It really is quite a modest dwelling, even for the time. Renovations most likely took place during the early twentieth century, and additional rooms have been added to the rear at some point.  It was acquired by Parks and Wildlife (PWS) in 1976 and, at that time, was in a fairly poor state of repair.  In 1979 PWS undertook repairs of the building in order to retain the original and humble appearance of the home, similar to how it looked when Joe Lyons was born in 1879.

Main Information Source - Lyons Cottage Historic Site
Australian Dictionary Of Biography - Joseph Lyons

Wednesday, 18 March 2015

The Star Inn, Hobart

The Star Inn was first licensed in 1839 and was sited about three doors down from Molle Street on the northern side of Goulburn Street. The Star Inn appears to have remained open steadily until 1900 and seems to have had only 5 or so licencees in its lifetime. It is reported that the Inn was a popular place with sporting people and groups from around Hobart.

Henry Marshall took out the original license in 1839 and he held it until 1852. In 1853, Mary Marshall took over the license but it seems she only held the license for part of the year when Henry Marshall took over the license of the Star Inn. Not sure if this the same Henry Marshall who had the initial license but this time the license was only held until 1856 before a further change took place. John Venebles took over in 1856 but didnt see out the year. He was replaced by William Morton who held on to the license until 1860. There is a bit of a gap between 1860 when William Morton appears to have relinquished the license and 1886 when M.A. Watt appears to take up the license of the Inn.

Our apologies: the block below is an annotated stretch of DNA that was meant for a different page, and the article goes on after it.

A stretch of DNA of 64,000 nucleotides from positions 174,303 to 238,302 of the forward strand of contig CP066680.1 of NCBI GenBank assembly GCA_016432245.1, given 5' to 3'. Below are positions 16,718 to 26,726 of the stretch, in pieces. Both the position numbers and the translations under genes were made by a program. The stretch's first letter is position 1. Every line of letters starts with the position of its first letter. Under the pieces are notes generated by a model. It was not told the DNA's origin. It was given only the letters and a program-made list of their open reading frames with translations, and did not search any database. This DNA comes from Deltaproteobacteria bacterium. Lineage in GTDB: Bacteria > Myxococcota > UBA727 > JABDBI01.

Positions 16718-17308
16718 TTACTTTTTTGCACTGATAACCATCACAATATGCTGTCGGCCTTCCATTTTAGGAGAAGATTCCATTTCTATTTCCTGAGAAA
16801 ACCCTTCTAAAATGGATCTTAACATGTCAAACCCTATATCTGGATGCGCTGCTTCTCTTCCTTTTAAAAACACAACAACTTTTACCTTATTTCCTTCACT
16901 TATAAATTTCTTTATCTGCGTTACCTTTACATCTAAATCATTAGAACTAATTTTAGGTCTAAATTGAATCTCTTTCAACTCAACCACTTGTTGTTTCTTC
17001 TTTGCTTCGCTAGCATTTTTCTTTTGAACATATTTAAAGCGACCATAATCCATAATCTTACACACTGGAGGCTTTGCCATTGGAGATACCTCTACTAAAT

M.A Watt held the license until 1893 and it appears that changes were on the horizon as the Star Inn is listed as becoming a private house around 1900. The building still stands in Goulburn Street and remains as a private residence although still proudly displaying  its Star Inn sign from a time during its life as an Inn. The building is still in very good condition and one can imagine the patrons entering the Inn to celebrate their sporting victories or to drown their sorrows after a gallant loss!

Main Text & Information Sources - 
"Here's Cheers" - C.J.Dennison
"Pubs In Hobart From 1807" - David. J .Bryce

Sunday, 15 March 2015

Green Ponds Store, Kempton